Bob Woodward, in “The War Within,” has a mysterious passage about the supersecret, high-tech assassination efforts aimed at Iraqi militants. It’s all hush-hush, but there is other testimony and reporting (see below) about what, exactly, it might be. Personally, I’m not too sure. Counterinsurgency can’t be done from the sky, or from remote locations, at least not without massive collateral damage, civilian casualties, mistaken identities, and the like. Still, there’s no doubt that the US forces in Iraq are killing a lot of people, innocent and not-so-innocent. Here’s what Woodward writes:
Beginning in about May 2006, the U.S. military and the U.S. intelligence agencies launched a series of TOP SECRET operations that enabled them to locate, target, and kill key individuals in extremist groups such as al Qaeda, the Sunni insurgency, and renegade Shia militias, or so-called special groups. The operations, which were either Special Access Programs (SAP) or part of Special Compartmented Information (SCI), incorporated some of the most highly classified techniques and information in the U.S. government.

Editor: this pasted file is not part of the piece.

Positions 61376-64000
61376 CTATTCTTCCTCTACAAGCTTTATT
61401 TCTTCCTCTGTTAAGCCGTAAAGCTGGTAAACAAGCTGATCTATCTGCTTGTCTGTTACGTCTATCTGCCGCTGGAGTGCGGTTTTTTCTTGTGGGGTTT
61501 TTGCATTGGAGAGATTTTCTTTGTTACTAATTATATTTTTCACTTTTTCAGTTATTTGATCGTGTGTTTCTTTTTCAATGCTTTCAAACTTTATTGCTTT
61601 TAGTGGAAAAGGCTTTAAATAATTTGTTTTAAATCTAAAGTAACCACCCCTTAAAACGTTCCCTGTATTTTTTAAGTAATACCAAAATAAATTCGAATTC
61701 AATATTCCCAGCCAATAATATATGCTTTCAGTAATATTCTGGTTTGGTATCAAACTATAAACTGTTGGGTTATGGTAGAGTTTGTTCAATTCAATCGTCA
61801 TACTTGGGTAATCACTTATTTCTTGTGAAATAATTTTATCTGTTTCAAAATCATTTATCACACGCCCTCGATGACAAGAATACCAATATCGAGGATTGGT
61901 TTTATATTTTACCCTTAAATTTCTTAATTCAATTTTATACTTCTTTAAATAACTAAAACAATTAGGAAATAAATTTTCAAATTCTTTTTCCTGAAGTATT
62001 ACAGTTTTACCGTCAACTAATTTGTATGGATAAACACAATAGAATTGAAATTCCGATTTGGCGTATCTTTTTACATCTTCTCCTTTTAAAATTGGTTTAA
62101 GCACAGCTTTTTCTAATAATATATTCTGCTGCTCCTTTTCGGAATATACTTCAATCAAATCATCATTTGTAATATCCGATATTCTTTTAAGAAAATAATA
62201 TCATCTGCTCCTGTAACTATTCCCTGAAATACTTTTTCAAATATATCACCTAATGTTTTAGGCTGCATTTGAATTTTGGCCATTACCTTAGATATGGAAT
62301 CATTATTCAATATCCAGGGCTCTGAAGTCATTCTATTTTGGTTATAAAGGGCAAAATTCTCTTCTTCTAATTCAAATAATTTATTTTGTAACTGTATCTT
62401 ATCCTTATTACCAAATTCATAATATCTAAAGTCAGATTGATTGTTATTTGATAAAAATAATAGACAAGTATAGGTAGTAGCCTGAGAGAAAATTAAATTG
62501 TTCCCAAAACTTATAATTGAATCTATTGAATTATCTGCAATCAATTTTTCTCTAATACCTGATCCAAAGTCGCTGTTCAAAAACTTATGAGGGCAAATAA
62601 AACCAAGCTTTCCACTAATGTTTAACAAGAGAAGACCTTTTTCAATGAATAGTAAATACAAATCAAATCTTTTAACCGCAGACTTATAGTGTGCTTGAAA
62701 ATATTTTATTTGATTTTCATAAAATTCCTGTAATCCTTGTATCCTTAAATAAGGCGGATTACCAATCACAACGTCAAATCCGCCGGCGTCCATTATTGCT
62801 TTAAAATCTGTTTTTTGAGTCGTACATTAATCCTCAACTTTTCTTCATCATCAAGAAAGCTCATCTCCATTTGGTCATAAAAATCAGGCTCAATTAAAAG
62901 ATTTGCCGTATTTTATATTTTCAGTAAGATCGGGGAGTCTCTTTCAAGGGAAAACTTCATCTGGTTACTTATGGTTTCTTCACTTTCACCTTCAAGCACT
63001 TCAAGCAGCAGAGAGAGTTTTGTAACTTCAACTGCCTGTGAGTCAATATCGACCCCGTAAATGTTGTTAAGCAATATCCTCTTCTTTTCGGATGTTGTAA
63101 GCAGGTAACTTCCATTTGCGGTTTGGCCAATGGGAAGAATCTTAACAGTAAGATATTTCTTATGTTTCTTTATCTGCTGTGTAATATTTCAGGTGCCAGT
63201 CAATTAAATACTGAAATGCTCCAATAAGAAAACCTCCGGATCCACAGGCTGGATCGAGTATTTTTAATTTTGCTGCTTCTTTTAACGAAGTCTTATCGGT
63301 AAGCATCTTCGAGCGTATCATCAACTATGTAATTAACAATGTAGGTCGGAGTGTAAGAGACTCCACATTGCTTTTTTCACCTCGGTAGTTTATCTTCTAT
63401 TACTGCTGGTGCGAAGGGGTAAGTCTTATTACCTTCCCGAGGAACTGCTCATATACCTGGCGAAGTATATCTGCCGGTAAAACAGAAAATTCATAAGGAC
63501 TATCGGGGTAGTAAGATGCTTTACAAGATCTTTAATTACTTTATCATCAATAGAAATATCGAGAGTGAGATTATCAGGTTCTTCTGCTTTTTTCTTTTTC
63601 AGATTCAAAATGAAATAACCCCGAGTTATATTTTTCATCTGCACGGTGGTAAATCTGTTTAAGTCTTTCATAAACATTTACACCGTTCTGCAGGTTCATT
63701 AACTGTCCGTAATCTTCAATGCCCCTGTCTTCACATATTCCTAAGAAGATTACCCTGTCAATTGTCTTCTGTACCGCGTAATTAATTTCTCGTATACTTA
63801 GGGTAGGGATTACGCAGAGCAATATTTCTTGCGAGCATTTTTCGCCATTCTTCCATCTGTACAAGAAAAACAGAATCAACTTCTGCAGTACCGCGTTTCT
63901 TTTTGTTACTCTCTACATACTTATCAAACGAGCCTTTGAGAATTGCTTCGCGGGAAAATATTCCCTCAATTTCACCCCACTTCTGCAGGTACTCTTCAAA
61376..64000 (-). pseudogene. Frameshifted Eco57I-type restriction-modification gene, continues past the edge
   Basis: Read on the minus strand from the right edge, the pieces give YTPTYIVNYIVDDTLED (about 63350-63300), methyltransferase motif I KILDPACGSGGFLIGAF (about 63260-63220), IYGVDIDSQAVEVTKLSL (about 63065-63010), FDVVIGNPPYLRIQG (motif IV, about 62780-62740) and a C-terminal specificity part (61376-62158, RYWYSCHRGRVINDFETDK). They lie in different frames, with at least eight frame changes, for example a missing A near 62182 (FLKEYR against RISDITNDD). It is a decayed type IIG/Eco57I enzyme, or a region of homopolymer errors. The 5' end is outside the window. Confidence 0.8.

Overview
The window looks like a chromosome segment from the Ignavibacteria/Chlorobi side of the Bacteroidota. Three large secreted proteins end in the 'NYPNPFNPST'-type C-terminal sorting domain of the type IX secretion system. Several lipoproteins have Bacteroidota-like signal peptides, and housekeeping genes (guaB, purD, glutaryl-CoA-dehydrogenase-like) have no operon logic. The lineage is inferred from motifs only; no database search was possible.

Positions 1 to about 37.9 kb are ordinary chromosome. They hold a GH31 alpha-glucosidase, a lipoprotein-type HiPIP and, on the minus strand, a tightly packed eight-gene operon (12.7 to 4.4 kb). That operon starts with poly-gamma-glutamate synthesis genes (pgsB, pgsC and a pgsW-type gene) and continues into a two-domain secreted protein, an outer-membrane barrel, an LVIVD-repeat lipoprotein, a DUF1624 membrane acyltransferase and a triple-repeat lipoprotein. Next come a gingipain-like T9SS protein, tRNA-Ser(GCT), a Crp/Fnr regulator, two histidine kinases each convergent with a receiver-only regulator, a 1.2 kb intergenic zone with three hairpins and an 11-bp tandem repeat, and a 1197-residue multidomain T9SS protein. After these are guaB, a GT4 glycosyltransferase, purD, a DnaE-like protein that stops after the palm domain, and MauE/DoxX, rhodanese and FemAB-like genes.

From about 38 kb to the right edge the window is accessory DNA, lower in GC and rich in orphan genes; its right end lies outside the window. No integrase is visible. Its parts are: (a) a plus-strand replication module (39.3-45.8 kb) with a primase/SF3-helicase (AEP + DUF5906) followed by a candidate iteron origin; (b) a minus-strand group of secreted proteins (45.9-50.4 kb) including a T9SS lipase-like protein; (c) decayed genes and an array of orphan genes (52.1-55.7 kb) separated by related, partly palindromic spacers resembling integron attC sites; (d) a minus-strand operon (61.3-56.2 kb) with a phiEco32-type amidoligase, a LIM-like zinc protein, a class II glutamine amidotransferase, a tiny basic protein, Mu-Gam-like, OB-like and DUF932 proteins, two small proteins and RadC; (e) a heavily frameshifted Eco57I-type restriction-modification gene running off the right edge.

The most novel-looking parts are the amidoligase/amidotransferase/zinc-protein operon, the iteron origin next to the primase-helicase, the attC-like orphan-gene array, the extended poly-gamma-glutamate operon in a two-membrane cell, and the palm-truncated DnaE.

Officials at the White House have asked me not to publish the details or the code word names associated with these groundbreaking programs. [They use] every tool available simultaneously, from signals intercepts to human intelligence and other methods, that allowed lightning-quick and sometimes concurrent operations.
There has been speculation about some sort of “secret weapon.” An unclassified military briefing by the US Special Operations Command suggests something: a classified program that allows “continuous clandestine tagging, tracking, and locating (CTTL).” It enables counterinsurgency teams the “ability to locate, track and identify human beings” from remote locations, but according to the briefing it’s not up and running yet.
So far, Woodward — in interviews — hasn’t said much more. But there are some hints. The Post itself provided a detailed account of the so-called “fusion cells” of counterinsurgency experts who’ve conducted deadly operations against suspected militants. It’s all run by the Joint Task Force, whose headquarters in Iraq bustles with “long-haired computer experts working alongside wizened intelligence agents and crisply clad military officers.” It adds: